By the beginning of November City streets were already looking empty…. A local contact tracing service was launched… Rain slowed some road resurfacing projects …. There was more criticism of social housing management standards in the City…. The York Museums Trust announced a 30% cut in staffing levels….. Work on the new Centre of Excellence for the Disabled was completed. Poor work on facilities in the surrounding area was criticised…… £658k of government funding for transport schemes was announced. A very mixed bag which included new cycle lanes on Acomb Road in Holgate and improvements for cyclists on the A1237 Ouse Bridge….. York Central was granted planning permission. Concerns about the accesses from Leeman Road and Wilton Rise were not addressed…. The Council reviewed its property portfolio. It decided to a[give a developer 12 weeks to complete the purchase of Oakhaven which had been empty for 4 years…. The Police announced their first “on line” digital event….A Council planning committee declined to approve plans for new flats and a multi story car park at the Castle/Piccadilly site …….. Fly tipping was a continuing problem in and near York…. A deal to lease space at the new Community Stadium for restaurant use fell though. It added £1.375 million to the taxpayers bill…More bad news for taxpayers as the costs of the Guildhall renovation project soared to £21.7 million…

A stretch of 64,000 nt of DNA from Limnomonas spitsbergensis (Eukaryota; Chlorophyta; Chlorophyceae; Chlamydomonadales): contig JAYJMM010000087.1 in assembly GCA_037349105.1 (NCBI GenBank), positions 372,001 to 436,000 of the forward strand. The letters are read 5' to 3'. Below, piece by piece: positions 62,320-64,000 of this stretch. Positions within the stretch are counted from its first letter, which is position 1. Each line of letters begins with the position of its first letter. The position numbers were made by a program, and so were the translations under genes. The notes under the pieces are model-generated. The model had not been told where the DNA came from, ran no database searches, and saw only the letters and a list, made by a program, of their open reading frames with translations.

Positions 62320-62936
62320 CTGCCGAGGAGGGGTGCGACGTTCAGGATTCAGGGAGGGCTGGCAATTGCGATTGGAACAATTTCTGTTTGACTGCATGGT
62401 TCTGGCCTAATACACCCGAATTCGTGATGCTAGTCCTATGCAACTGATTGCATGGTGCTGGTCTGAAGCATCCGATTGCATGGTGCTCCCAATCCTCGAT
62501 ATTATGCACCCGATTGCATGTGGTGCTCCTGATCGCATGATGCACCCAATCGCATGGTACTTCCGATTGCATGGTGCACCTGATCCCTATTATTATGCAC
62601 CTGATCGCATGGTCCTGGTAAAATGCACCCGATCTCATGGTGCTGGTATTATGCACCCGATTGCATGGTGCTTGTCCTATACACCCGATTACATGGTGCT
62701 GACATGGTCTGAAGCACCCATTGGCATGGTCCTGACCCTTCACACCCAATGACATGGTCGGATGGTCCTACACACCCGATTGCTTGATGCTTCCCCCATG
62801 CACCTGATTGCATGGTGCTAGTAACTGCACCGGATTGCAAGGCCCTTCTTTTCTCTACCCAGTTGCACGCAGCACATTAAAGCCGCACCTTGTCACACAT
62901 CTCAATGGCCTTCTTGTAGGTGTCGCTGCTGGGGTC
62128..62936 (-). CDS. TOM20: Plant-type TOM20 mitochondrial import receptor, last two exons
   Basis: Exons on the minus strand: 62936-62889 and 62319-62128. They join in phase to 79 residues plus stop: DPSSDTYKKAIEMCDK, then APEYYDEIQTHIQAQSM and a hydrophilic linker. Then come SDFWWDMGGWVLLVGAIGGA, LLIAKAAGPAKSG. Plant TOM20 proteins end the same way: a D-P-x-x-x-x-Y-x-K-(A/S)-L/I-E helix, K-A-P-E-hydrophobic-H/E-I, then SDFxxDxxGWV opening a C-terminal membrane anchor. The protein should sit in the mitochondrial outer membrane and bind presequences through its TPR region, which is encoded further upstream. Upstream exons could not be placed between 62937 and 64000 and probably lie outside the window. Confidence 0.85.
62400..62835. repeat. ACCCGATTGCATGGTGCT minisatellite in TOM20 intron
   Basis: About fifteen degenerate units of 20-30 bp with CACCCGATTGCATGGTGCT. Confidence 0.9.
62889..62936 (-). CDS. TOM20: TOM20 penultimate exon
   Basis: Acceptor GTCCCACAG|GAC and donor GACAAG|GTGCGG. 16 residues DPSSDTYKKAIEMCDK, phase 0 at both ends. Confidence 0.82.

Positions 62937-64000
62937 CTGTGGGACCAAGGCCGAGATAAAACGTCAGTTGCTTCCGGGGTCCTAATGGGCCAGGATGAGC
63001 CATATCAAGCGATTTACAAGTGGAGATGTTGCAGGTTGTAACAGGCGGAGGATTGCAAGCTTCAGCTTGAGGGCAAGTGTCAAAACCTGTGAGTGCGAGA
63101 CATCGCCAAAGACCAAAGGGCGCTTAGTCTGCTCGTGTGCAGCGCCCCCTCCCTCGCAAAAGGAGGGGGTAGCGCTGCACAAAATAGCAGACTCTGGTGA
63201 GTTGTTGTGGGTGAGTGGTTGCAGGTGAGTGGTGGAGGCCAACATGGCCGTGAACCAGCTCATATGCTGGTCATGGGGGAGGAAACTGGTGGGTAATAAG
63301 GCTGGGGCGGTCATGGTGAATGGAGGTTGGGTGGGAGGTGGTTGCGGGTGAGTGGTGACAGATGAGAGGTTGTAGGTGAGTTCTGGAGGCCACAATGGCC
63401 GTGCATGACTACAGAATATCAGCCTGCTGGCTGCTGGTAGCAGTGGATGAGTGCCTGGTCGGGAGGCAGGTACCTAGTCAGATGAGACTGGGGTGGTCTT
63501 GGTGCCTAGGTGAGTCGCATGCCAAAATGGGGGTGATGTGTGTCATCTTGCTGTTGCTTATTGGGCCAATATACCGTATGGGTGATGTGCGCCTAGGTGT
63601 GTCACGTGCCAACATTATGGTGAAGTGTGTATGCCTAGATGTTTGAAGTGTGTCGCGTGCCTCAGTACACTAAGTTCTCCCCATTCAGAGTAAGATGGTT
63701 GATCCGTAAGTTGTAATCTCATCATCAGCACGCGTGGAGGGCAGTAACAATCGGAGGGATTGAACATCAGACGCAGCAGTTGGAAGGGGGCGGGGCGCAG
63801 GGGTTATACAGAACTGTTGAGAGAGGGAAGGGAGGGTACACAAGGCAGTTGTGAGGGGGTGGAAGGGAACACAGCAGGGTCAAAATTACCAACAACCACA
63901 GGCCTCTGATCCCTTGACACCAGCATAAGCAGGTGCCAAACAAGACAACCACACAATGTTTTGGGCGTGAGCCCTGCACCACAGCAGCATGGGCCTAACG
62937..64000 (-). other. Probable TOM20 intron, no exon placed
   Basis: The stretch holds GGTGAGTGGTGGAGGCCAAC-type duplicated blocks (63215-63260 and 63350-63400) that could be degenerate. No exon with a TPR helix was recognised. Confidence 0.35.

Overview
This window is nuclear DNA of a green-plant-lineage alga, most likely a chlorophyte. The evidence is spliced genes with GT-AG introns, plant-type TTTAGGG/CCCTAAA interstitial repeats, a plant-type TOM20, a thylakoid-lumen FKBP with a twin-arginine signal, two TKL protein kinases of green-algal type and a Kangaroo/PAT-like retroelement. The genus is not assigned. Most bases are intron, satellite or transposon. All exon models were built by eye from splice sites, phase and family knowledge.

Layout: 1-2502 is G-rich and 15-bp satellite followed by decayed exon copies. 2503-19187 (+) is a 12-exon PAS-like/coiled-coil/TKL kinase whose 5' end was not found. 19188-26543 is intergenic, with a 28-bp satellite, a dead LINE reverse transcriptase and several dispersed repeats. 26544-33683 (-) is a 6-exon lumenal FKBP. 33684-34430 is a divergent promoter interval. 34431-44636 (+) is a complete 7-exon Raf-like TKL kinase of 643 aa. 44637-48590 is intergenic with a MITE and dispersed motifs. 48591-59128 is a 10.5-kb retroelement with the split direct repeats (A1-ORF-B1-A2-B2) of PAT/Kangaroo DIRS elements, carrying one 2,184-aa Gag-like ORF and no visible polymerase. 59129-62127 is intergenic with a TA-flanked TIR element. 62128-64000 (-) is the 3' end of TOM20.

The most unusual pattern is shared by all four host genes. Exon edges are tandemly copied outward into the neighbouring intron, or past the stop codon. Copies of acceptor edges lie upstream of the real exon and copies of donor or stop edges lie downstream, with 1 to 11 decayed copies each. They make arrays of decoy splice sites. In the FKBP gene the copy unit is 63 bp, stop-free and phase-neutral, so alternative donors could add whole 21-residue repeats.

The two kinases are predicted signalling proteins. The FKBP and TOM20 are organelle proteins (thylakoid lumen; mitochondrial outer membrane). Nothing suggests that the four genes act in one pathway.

December

The infection rate stood at 76.44 on 1st December. York entered Tier 2 restrictions the day after. Local MPs had pressed for a Tier 1 designation bowing to pressure from the hospitality sector. The subsequent rise in infection levels suggest that a Tier 3 designation would have been a safer option. York started the month with the lowest number of Coronavirus cases. It was to end the month with the highest infection rate in the region (406.4).

A homeless report said that the number of “rough sleepers” in the City was now very small…. A £3 billion price tag was placed on the Councils ambition to see the City become “carbon neutral” by 2030. …. The Make it York tourism organisation was heading for a £1 million loss. It would – like Welcome to Yorkshire – be bailed out by the Council … By 5th December streets in the York Centre were busier…. A new winter support grant was set up to help needy families… New lateral flow COVID tests were available which provided very quick results. Students took the tests before returning home for the holidays… The Council launched an “on line” consultation on its budget choices. The choices were carefully limited to avoid any awkward results…… a new report highlighted growing problems with unemployment in the City. Young people living in the Westfield area were particularly hard hit…. a new COVID vaccination centre opened on Moor Lane near Tesco…. Completion of the Community Stadium complex was finally confirmed. Originally scheduled to be built in 2012, it was some 8 years later that it actually became available for use. Within days, the leisure and sports facilities there were to be closed again following the introduction of Tier 3 restrictions….. The year was to end with the first of the Coronavirus vaccine injections taking place in the City. Although a new more virulent strain of the virus had emerged, this was partly offset by news that a new vaccine was now available.

Leave a Reply

Your email address will not be published. Required fields are marked *

This site uses Akismet to reduce spam. Learn how your comment data is processed.